• Federal Minimum Wage, Tax-Transfer Earnings Supplements, and Poverty Congressional Research Service 11 per hour in 2016. This section examines the impact on gross and net income of such a minimum wage increase in 2016. It compares gross and net incomes at the current law minimum wage of $7.25 per hour with that resulting from a $10.10 per hour minimum wage for the same four hypothetical family types discussed earlier in this report. The illustrations in this section are made based on the Congressional Budget Office’s (CBO’s) February 2014 economic forecast. Under the forecast, consumer prices are expected to increase 1.8% in 2014 and 2.1% in 2015. These price increases would mean that the purchasing power of a dollar will be less in 2016 than in 2014. This means the purchasing power of income earned at the current $7.25 per hour minimum wage will decline between 2014 and 2016. Additionally, the purchasing power of income earned at the proposed $10.10 per hour minimum wage would be lower in 2016 compared to what it would be if the minimum wage were raised to that level in 2014. Inflation would also affect the taxes and benefits that minimum wage workers could receive in 2016 compared with 2014. Federal income tax personal exemptions, standard deductions, tax brackets, and the EITC are adjusted for inflation each year, so that inflation does not increase tax burdens or reduce the purchasing power of the EITC. Additionally, SNAP income eligibility and benefit amounts also are adjusted each year for changes in the cost-of-living. Projected Gross and Net Income in 2016 Under Current Law Table 4 shows gross earnings and projected net income for a full-year, full-time minimum wage worker by family type, under the current law $7.25 minimum wage in 2016. The table shows patterns very much like those shown in Table 3 for 2014, though there are some subtle differences. The families would have the same nominal earnings and payroll tax liabilities, but would tend to benefit more from both the EITC and SNAP than they would in 2014. The single person with no children would fall just under the projected income cutoff for the EITC in 2016, and receive a very small EITC benefit. His or her SNAP benefit would also increase. The EITC benefits for families with children would also increase, as they are adjusted annually for inflation. Table 4. Gross Earnings and Projected Net Income of a Full-Year, Full-Time Minimum Wage Worker at ($7.25 per hour), by FamilyType in 2016 Income Considering Earnings, Federal Taxes, and Supplemental Nutrition Assistance Program Benefits Single Person/No Children Childless Couple Single Mother/Two Children Married Couple/One Child Gross earnings $15,080 $15,080 $15,080 $15,080 Payroll tax liability -1,154 -1,154 -1,154 -1,154 Federal income tax liability (before credits) -458 0 0 0 Net earnings (earnings minus federal tax liabilities) 13,468 13,926 13,926 13,926 EITC 1 431 5,652 3,420 Child credit 0 0 1,812 1,000 SNAP 192 1,245 3,102 3,102 Net income 13,662 15,603 24,492 21,448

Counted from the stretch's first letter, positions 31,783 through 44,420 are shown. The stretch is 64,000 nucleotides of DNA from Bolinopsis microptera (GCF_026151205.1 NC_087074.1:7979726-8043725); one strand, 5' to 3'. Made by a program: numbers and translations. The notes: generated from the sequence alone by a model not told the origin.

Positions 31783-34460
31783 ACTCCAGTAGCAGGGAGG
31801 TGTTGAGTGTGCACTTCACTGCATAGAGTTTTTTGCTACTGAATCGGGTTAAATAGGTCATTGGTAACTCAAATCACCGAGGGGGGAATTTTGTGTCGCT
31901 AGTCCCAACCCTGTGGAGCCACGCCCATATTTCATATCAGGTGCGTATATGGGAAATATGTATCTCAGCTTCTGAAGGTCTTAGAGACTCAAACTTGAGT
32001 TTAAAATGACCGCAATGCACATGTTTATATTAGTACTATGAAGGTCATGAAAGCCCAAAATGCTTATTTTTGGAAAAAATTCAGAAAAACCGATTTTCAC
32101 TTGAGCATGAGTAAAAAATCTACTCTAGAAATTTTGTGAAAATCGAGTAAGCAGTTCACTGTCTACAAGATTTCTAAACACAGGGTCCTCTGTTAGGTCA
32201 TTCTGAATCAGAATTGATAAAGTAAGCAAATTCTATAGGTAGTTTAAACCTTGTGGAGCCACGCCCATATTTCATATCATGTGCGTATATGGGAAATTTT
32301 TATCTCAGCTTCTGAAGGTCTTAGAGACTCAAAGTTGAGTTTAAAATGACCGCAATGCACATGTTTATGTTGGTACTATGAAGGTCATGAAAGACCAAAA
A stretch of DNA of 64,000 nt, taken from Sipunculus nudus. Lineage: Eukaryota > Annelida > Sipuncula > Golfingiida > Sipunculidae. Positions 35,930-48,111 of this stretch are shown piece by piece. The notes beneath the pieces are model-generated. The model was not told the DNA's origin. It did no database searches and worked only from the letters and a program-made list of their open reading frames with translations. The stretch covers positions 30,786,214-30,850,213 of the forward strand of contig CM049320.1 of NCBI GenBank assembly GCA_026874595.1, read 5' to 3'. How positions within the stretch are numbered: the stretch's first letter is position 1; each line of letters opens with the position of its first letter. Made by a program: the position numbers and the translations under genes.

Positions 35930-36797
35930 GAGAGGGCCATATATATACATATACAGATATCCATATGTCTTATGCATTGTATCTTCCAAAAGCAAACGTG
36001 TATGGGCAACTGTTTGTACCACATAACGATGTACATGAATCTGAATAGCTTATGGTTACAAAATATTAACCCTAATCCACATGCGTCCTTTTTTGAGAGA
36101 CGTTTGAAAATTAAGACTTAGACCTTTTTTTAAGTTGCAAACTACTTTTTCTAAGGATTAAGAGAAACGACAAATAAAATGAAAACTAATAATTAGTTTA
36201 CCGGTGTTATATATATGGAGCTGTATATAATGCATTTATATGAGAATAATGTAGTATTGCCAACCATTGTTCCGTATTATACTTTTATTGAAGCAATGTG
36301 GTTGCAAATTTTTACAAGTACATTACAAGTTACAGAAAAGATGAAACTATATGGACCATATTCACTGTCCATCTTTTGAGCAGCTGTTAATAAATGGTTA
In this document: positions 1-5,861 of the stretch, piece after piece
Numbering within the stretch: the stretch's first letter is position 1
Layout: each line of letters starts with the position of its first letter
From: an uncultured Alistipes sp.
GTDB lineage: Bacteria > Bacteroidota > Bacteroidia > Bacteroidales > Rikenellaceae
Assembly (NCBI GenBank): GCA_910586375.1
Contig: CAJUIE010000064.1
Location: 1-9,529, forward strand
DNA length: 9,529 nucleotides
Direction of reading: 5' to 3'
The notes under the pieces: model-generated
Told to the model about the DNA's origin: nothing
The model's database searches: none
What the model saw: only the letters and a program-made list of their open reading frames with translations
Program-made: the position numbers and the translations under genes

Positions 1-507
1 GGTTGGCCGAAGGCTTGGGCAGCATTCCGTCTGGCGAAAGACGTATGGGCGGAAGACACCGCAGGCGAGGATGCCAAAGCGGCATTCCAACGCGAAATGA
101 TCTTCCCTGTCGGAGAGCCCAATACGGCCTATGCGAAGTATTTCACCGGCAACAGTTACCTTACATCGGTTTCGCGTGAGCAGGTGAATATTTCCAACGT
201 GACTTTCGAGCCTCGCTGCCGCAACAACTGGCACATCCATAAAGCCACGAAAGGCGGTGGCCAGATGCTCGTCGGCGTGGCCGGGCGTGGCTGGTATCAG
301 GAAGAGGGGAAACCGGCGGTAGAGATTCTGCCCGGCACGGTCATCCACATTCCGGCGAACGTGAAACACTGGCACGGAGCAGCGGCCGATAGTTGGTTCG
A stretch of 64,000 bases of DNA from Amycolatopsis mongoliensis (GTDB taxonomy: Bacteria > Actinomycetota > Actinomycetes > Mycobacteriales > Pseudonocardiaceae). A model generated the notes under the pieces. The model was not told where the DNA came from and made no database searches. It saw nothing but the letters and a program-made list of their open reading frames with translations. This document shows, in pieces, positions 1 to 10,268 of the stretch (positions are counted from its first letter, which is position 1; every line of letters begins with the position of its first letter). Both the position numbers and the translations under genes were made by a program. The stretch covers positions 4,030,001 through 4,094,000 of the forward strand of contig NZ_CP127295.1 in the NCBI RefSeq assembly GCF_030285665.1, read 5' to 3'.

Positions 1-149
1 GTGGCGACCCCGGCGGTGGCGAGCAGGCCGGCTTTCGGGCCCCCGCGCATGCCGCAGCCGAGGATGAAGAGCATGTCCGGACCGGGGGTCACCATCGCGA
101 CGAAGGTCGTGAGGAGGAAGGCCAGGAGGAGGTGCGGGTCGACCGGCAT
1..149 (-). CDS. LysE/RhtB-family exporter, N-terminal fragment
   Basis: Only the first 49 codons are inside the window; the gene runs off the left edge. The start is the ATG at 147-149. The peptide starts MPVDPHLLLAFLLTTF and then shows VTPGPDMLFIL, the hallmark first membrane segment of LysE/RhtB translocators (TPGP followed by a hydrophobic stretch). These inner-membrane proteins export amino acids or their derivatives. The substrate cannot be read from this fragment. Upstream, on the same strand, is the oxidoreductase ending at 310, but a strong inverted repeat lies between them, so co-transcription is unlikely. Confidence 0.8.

• Federal Minimum Wage, Tax-Transfer Earnings Supplements, and Poverty Congressional Research Service 12 Source: Congressional Research Service (CRS) calculations based on case simulation. Calculations of benefits use projected 2016 program rules consistent with the Congressional Budget Office’s (CBO’s) February 2014 economic forecast and federal budget baseline. Notes: Federal income tax calculations assume the tax filer takes a standard deduction and personal exemptions; no other deductions were assumed. For SNAP, the household is assumed only to take the standard deduction and receive the earned income disregard. No other deductions allowed under SNAP law are assumed. Though nominal gross earnings remain the same, and nominal net income even rises for these families between 2014 and 2016, inflation as forecasted by CBO would erode the purchasing power of both gross earnings and net income. Table 5 illustrates gross earnings and net income at the current minimum wage relative to the federal poverty guidelines in both 2014 and 2016. The poverty guidelines measure a standard of living consistent over time, and are thus adjusted for inflation. The table shows that gross earnings decline relative to poverty between 2014 and 2016 (for example, by 0.051 percentage points for a single person with no child). For each family type, net income also declines, though by less than gross earnings. Thus, even though the federal income tax system and SNAP benefits mitigate some of the loss in value of the minimum wage, all these workers would still see a loss in the purchasing power of their net incomes. Table 5. Ratio of Projected Gross Earnings and Net Income to Poverty Level Income for a Full-Year, Full-Time Minimum Wage Worker at $7.25 Per Hour, by FamilyType, 2016 1.000 = Poverty-Level Income 2014 2016 Percentage Point Difference Gross earnings Single person/no children 1.292 1.241 -0.051 Childless couple 0.959 0.922 -0.036 Single mother/two children 0.762 0.734 -0.028 Married couple/one child 0.762 0.734 -0.028 Net income (considering earnings, federal taxes, and SNAP) Single person/no children 1.155 1.124 -0.031 Childless couple 0.979 0.954 -0.025 Single mother/two children 1.218 1.192 -0.026 Married couple/one child 1.068 1.044 -0.024 Source: Congressional Research Service (CRS) calculations. Calculations of benefits use projected 2016 program rules consistent with the Congressional Budget Office’s (CBO’s) February 2014 economic forecast and federal budget baseline. Poverty guidelines are adjusted using the CBO economic forecast. Notes: Federal income tax calculations assume the tax filer takes a standard deduction and personal exemptions; no other deductions were assumed. For SNAP, the household is assumed only to take the standard deduction and receive the earned income disregard. No other deductions allowed under SNAP law are assumed.